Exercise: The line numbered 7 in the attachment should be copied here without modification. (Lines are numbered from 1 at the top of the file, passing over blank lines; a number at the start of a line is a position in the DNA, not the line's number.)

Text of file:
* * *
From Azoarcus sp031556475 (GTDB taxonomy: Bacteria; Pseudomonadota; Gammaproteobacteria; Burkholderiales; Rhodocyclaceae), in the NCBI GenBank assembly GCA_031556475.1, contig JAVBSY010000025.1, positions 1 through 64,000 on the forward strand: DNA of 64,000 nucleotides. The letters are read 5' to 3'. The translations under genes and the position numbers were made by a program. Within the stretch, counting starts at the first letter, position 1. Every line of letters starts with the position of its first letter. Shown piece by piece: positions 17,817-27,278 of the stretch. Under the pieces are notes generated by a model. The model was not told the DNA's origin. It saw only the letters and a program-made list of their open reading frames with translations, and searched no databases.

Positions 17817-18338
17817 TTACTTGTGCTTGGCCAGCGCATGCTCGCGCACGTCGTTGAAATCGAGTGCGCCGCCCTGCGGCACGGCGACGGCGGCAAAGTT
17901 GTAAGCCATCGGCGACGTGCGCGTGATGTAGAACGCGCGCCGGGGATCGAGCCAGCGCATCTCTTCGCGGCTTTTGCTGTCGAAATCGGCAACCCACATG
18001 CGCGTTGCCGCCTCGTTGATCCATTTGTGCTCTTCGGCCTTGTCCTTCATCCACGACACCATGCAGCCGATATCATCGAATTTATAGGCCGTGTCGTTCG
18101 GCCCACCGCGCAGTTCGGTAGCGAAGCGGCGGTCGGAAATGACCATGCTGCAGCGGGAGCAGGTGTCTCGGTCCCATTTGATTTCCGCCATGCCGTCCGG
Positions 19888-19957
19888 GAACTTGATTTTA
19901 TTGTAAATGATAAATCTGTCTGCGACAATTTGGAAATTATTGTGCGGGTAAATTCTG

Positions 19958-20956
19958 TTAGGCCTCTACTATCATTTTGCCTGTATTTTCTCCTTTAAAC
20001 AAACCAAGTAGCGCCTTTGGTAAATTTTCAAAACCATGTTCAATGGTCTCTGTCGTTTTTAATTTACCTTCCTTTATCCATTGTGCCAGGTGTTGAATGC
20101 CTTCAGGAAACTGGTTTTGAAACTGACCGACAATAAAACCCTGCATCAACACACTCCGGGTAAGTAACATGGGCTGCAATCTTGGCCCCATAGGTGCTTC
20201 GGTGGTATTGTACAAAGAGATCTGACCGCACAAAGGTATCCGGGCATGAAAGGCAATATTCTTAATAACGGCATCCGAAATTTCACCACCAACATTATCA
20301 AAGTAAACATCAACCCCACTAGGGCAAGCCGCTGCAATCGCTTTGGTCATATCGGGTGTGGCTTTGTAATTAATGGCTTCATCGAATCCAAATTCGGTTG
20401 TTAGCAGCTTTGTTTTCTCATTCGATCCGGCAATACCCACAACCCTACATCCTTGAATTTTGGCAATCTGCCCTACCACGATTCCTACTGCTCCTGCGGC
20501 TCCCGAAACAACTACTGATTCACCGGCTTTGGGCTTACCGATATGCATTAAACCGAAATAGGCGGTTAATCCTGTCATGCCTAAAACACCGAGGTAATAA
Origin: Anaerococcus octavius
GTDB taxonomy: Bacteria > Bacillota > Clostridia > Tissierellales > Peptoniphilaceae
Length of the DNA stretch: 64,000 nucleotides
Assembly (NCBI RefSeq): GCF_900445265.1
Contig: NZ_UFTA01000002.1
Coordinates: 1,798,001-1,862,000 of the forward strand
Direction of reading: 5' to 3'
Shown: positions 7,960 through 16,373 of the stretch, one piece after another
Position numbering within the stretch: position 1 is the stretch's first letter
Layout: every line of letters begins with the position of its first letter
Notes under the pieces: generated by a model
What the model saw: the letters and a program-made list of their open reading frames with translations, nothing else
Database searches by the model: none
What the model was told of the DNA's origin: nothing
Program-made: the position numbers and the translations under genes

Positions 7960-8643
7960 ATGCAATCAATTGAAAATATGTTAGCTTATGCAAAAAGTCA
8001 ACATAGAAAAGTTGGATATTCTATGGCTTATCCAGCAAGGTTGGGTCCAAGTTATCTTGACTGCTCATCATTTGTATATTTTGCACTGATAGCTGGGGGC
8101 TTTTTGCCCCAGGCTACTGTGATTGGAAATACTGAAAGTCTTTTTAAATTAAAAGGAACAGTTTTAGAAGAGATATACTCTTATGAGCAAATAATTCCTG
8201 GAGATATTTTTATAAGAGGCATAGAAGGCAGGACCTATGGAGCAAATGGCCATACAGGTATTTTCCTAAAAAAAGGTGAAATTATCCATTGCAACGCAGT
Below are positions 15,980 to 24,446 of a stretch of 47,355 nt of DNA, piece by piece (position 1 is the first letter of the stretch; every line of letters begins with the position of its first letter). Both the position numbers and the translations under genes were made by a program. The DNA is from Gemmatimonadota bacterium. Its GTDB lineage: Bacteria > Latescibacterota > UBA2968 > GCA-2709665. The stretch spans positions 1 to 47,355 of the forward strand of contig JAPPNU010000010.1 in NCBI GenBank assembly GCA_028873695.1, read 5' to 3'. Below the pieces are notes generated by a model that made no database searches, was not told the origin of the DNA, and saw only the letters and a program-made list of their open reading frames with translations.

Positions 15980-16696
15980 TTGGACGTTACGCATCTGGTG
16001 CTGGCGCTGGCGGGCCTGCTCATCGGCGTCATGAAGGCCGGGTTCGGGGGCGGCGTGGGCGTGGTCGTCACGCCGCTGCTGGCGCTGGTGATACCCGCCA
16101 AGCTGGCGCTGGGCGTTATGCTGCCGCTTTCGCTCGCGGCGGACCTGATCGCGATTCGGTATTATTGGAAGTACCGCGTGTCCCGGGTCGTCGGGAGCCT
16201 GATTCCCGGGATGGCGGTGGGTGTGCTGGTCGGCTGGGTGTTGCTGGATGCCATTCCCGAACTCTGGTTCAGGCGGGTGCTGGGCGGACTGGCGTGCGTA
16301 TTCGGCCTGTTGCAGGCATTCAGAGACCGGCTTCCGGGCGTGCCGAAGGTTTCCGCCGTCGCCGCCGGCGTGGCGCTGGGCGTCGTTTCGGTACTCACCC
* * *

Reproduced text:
Positions 19888-19957